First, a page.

To top that off, a legacy of the Nelson-Howard military doctrine has the Special Forces doing most of the fighting (in Afghanistan), because of the fear of casualties to our regular infantry units. The long term effect could be burn out of our Special Forces. But the irony is if we withdraw our SF units and do not replace them with infantry units, then the pressure on Taliban is eased. It is one contradictory military doctrine, to say the least.
Here is a key point that has been missed, until recently: why is it Australian Defence Policy to use Special Forces in an infantry role in Afghanistan, as well as throwing Army reservists in the deep end? Who caused this dramatic shift in defence thinking?
Something Hyland has not touched upon is that the change came about in Defence policy when two key “experts”, Professor Paul Dibb and ex-Fairfax journalist turned government advisor Hugh White, decided to cut back the number of infantry. This led to the consequences of using reservists in combat roles and stretched our Special Forces to breaking point.
During Bob Hawke’s Prime Ministership (1983-91) he brought in British academic Professor Paul Dibb and ex-Fairfax journalist Hugh White. Their brief was to transform the defence department with a number of reports, Defence White Papers and so on. Instead we ended up with a mess that took more than a decade to bring under some form of control.
Mr Bruce Haigh, a former diplomat revealed during an interview with SBS TV’s Dateline program on September 27, 2000 that:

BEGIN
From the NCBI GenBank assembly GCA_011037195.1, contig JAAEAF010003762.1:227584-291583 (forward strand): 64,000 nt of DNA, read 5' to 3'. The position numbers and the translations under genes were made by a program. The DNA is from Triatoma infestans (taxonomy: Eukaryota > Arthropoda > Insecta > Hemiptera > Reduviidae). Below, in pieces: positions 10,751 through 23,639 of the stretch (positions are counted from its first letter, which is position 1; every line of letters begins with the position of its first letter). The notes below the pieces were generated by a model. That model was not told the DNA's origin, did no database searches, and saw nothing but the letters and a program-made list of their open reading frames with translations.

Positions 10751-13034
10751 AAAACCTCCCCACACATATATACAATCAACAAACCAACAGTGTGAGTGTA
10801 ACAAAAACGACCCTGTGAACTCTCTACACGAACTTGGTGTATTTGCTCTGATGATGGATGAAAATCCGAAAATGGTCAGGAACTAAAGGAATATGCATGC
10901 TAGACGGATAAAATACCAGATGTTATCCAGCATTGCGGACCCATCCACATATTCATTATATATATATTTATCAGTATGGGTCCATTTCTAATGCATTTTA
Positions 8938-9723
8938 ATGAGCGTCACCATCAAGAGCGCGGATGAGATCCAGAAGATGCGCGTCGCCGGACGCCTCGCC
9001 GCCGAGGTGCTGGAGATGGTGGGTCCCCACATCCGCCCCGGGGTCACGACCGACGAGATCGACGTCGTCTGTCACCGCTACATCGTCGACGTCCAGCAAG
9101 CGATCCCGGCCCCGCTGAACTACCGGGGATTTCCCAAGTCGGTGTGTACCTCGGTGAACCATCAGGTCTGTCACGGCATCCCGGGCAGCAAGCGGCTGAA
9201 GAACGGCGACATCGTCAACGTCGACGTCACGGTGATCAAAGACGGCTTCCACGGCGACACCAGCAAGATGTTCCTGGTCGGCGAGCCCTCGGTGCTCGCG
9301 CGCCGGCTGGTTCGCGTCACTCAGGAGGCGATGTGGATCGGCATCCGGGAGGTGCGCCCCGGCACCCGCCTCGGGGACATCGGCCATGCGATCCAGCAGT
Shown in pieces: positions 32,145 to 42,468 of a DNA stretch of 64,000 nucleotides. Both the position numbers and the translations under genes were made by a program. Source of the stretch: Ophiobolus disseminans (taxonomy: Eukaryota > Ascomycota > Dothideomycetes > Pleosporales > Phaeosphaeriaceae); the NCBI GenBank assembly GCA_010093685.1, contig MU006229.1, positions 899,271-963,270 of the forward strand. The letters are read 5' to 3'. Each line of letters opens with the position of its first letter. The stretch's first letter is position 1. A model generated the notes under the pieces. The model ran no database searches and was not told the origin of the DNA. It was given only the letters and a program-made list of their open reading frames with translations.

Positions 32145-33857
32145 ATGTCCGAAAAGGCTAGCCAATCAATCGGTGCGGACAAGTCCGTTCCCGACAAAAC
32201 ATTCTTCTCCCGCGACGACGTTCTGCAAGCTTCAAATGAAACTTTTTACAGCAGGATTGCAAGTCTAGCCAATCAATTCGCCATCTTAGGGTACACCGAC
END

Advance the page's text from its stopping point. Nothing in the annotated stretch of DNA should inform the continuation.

Defence is the department that’s divided amongst itself, as far as I can gather, and there are certain people inside Defence who’ve taken a certain line for a long period of time - the Paul Dibb line, if you like, which is high-tech, US-alliance - and you’ve got others who are saying, "No. We’ve got the situation to the north- we need to have more people in uniform, we need to have them trained, we need to have night-vision equipment provided for them. “… the Australian Army can see what needs to be done, but many of the civilian Defence personnel, who’ve built their careers on playing up to this particular line, are arguing the other case, and feeling increasingly isolated, because they are not facing reality. That’s the problem.
Respected Brigadier Jim Wallace, former Special Forces Commander, wrote in 2003:
Unfortunately, Australian defence policy has been mainly wrong for the whole of this period. Even after we committed troops to East Timor, Professor Paul Dibb, the policy's chief architect, was standing in front of parliamentary committees vowing that Australia would not be conducting what he called "expeditionary" operations out of the region. This was despite a series of major UN deployments over many years to places as far afield as Rwanda and Somalia. Afghanistan and Iraq have hopefully now discredited this logic.
At the same time, Dr Hugh White was arguing in initial drafts for the 2000 white paper to reduce the size of our army to about 19,000, on the basis that, like Professor Dibb, he didn't see the Government needing options for deployment out of the region, particularly for sending the army. The result has been an incredible demand on the dedication and professionalism of our special forces as they have again been thrown into the breach that our supposedly expert defence planners couldn't predict.
We now await to see if McNeill, Hyland and Pearlman will be ferociously chasing ex-Fairfax journalist Hugh White for answers. Perhaps this is not part of the script. Only those who serve in uniform can and do make mistakes, those who are arm-chair generals can do no wrong!